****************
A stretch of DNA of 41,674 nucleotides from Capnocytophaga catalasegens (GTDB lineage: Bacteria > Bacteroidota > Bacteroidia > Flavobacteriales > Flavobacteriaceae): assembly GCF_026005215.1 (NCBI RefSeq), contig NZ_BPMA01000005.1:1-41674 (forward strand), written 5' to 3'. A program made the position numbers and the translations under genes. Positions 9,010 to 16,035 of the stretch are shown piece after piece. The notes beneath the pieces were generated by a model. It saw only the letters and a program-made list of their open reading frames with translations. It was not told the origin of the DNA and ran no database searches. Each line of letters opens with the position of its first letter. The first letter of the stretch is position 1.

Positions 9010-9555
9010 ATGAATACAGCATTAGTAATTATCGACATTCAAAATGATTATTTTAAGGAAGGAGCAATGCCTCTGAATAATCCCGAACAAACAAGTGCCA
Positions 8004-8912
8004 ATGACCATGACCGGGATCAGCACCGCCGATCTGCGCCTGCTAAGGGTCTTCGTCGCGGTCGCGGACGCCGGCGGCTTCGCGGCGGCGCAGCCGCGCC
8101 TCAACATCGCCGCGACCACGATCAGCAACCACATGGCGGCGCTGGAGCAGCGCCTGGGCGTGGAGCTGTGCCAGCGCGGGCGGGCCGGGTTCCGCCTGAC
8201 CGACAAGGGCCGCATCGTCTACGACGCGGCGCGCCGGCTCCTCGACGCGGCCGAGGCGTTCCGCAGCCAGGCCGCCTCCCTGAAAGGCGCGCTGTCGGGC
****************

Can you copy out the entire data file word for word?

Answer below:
A stretch of DNA of 41,674 nucleotides from Capnocytophaga catalasegens (GTDB lineage: Bacteria > Bacteroidota > Bacteroidia > Flavobacteriales > Flavobacteriaceae): assembly GCF_026005215.1 (NCBI RefSeq), contig NZ_BPMA01000005.1:1-41674 (forward strand), written 5' to 3'. A program made the position numbers and the translations under genes. Positions 9,010 to 16,035 of the stretch are shown piece after piece. The notes beneath the pieces were generated by a model. It saw only the letters and a program-made list of their open reading frames with translations. It was not told the origin of the DNA and ran no database searches. Each line of letters opens with the position of its first letter. The first letter of the stretch is position 1.

Positions 9010-9555
9010 ATGAATACAGCATTAGTAATTATCGACATTCAAAATGATTATTTTAAGGAAGGAGCAATGCCTCTGAATAATCCCGAACAAACAAGTGCCA
Positions 8004-8912
8004 ATGACCATGACCGGGATCAGCACCGCCGATCTGCGCCTGCTAAGGGTCTTCGTCGCGGTCGCGGACGCCGGCGGCTTCGCGGCGGCGCAGCCGCGCC
8101 TCAACATCGCCGCGACCACGATCAGCAACCACATGGCGGCGCTGGAGCAGCGCCTGGGCGTGGAGCTGTGCCAGCGCGGGCGGGCCGGGTTCCGCCTGAC
8201 CGACAAGGGCCGCATCGTCTACGACGCGGCGCGCCGGCTCCTCGACGCGGCCGAGGCGTTCCGCAGCCAGGCCGCCTCCCTGAAAGGCGCGCTGTCGGGC